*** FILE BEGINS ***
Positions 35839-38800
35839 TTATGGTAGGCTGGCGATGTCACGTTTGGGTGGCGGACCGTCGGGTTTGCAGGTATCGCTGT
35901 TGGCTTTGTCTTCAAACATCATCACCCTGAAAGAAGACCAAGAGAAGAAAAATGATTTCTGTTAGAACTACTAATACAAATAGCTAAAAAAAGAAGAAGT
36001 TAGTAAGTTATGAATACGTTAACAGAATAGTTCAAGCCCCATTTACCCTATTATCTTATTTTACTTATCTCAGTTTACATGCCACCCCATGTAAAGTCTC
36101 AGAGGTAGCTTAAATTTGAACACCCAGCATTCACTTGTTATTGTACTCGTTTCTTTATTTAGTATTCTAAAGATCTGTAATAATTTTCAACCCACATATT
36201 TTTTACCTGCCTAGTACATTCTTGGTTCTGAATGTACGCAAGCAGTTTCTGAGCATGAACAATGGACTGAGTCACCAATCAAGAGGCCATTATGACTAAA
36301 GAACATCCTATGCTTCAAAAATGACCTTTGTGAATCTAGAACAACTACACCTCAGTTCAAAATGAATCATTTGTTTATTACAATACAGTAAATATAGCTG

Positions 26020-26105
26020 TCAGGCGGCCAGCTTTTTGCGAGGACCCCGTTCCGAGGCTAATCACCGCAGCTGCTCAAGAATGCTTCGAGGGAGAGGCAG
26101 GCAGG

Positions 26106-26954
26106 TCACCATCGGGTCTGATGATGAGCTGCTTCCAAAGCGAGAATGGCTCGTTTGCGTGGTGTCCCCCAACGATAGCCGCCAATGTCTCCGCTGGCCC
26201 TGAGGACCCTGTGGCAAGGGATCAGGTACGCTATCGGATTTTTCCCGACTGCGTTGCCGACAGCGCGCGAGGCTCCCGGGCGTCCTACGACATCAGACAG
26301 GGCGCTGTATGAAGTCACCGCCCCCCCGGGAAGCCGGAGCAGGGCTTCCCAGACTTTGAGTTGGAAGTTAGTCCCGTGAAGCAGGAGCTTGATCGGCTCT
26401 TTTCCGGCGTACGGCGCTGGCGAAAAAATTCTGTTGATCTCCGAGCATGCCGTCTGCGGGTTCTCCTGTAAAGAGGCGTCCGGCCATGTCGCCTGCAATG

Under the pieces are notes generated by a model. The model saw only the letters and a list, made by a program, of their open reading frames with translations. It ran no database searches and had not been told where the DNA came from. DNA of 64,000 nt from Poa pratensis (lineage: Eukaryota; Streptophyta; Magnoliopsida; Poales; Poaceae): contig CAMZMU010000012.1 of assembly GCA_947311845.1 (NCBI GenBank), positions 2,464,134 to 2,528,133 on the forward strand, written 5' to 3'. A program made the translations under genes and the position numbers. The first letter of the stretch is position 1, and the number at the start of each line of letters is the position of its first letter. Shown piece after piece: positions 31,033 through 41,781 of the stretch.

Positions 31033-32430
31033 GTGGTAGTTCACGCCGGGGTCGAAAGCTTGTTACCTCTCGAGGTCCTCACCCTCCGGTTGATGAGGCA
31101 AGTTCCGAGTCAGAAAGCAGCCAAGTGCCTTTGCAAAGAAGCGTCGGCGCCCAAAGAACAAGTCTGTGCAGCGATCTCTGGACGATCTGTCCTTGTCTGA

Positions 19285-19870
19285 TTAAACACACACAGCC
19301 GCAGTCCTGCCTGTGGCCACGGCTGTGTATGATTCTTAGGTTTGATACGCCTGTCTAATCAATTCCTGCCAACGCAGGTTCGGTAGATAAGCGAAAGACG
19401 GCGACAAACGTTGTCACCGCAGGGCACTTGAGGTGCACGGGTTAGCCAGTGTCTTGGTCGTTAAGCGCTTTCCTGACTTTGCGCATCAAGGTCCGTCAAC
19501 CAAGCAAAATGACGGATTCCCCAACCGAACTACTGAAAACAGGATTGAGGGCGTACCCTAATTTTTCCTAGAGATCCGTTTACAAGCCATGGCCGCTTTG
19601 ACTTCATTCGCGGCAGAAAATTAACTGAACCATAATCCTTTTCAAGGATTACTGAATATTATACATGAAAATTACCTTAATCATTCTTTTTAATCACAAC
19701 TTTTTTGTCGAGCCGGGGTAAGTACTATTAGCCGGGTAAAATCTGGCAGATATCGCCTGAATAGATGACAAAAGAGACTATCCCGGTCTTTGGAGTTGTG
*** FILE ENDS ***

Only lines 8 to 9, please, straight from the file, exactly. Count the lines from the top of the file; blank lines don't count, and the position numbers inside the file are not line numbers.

Positions 26020-26105
26020 TCAGGCGGCCAGCTTTTTGCGAGGACCCCGTTCCGAGGCTAATCACCGCAGCTGCTCAAGAATGCTTCGAGGGAGAGGCAG